Most of us are terrible at apologies.
(Or should I have said that most of us would agree that other people are terrible at apologies?)

Often I’ll hear about someone’s “apology” and then hear them marvel at how it wasn’t accepted. Then when I ask a few questions, I find that they’ve usually done one of two things that negated their own “apology.”

The first is that they didn’t actually apologize for an action, they apologized for a reaction. In other words, they said something like “I’m sorry if I hurt you” or “I’m sorry if anyone was offended by this comment.” That’s not actually apologizing for something they did. That’s just uttering the words “I’m sorry” and then blaming somebody else for that. That’s not an apology. That’s what people say when they don’t want to apologize for their actions. This is a non-apology.

The second is they did apologize for their actions but then they tried to explain them away. They tried to apologize but then also tried to argue why that negative thing was their only choice. This is apologizing for doing the “right” thing.

Our human nature—our need to preserve a positive image of ourselves—makes us pretty bad at apologizing. But, if you’ve had a career for longer than a week, you’ve figured out that you’re going to make mistakes. The longer your career, the more opportunities for apologies present themselves. And apologies done well are a powerful thing. In fact, they often result in others having an even more positive image of us.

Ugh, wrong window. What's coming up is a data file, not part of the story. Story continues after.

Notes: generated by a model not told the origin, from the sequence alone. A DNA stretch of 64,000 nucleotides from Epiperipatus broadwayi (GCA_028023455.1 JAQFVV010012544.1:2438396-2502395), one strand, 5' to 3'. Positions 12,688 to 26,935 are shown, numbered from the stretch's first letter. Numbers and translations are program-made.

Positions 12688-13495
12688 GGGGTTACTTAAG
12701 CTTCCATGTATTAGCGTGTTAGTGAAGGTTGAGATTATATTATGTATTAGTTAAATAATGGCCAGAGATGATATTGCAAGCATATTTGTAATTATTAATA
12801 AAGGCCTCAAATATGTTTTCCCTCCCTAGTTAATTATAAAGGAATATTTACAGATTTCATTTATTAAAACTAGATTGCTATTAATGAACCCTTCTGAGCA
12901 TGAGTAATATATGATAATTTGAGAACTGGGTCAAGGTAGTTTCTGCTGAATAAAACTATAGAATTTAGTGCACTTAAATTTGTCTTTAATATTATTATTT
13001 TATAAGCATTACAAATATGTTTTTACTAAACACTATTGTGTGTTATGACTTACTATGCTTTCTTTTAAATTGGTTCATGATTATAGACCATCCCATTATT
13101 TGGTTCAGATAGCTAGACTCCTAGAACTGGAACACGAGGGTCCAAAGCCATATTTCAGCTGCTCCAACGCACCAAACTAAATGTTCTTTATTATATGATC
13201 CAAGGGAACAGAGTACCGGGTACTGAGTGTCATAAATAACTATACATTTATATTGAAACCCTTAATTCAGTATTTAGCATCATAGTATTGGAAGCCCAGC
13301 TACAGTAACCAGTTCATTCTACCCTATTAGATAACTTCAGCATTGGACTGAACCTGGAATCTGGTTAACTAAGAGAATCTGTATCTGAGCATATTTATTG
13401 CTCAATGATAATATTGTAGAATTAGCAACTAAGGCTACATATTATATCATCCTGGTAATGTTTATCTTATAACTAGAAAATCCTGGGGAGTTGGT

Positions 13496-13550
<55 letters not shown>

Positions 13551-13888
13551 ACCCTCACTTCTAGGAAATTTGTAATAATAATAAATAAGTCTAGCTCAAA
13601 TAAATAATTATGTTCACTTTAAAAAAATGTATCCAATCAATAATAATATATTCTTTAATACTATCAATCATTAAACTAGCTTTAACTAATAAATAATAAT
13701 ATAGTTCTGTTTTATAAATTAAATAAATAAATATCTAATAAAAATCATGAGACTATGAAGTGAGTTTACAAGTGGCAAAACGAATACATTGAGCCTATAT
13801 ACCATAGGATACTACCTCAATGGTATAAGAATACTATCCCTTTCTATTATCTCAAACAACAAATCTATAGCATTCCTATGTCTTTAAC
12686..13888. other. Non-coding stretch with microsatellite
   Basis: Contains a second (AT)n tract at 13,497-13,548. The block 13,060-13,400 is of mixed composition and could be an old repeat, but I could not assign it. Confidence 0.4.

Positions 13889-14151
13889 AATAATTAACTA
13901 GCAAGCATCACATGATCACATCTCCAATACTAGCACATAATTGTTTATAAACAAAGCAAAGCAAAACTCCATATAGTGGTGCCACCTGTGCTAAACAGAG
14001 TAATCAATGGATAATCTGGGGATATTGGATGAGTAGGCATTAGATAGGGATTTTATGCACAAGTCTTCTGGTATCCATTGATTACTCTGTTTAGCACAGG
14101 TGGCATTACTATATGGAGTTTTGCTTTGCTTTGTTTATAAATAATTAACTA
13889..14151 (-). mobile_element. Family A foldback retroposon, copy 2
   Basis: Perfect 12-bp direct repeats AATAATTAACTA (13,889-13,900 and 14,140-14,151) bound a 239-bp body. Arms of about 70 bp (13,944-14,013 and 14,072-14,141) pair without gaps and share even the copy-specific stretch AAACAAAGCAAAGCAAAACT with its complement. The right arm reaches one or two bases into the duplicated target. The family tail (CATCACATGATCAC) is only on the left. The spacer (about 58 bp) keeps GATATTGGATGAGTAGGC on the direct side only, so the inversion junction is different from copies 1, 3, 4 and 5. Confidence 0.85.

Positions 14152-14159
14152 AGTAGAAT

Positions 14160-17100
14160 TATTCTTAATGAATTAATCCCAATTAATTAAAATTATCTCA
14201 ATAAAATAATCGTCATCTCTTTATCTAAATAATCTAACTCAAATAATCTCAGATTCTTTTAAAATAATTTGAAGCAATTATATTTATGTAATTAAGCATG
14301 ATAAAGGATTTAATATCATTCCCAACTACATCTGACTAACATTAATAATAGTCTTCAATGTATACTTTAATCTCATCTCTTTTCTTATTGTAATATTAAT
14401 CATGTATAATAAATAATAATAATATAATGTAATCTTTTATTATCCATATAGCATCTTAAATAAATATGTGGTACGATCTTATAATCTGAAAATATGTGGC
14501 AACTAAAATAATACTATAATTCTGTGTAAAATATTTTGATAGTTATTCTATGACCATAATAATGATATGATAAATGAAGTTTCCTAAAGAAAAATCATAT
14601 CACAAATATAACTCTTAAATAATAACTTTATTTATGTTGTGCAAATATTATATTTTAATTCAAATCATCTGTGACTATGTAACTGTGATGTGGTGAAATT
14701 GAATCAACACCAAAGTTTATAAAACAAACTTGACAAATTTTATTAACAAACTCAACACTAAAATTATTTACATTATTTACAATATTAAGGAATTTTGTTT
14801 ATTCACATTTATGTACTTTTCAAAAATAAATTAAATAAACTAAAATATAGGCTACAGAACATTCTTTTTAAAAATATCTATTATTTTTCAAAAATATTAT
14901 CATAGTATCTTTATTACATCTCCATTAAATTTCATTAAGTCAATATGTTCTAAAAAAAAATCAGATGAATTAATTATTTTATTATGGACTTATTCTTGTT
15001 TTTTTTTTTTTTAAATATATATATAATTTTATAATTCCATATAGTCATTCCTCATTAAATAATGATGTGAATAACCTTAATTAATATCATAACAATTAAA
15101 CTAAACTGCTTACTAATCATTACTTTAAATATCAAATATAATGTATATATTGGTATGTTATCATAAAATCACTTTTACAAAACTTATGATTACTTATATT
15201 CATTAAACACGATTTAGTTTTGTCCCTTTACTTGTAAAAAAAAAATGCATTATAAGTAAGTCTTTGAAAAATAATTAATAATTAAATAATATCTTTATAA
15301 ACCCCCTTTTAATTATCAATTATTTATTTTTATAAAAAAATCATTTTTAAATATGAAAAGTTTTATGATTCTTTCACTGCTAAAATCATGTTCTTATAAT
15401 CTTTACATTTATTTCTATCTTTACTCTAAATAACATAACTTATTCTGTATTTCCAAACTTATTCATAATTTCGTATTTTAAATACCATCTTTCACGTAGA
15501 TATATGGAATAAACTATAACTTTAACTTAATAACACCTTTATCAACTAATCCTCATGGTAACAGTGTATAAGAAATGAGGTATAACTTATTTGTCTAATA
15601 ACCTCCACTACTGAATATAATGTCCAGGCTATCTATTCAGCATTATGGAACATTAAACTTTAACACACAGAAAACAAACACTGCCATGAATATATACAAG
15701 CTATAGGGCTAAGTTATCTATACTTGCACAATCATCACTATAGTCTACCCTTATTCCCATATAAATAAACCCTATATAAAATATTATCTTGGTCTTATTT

So if you want to improve your apologies, assuming you’re actually remorseful, here are three big steps you can take toward a meaningful apology:

The first is to express remorse; to express actual remorse. You need to say “I am sorry. I regret doing that.” Don’t apologize for reactions. Just say sorry for doing it…and mean it.

The second thing is to accept responsibility. You do that a little just by saying that “I apologize.” But you could and should go even further and say “I take full responsibility” or “I should not have done that.” Do not offer an explanation for why you had to take the action you’re apologizing for, because that isn’t taking responsibility.

Lastly, and probably the most important, is to offer to improve. You could offer to “never do that again” but realistically that is hard to commit to. But promise to improve. Promise to try harder next time. Or promise to reflect on how your decision will affect all stakeholders next time you have to make one. Offering to improve is how you demonstrate that you’ve actually learned from your mistake.

You may also use this last step to offer to repair the situation. But you can’t always fix things and, when you can’t, the best you can do is demonstrate you’ve grown as a result of messing up.

An honest sincere apology goes a long way. But it needs to be (and be seen as) an honest apology. So remember to express remorse. Remember to accept responsibility. And remember to improve.


This article originally appeared as an episode of the DailyBurk, which you can follow on YouTube, Facebook, LinkedIn, Twitter, or Instagram.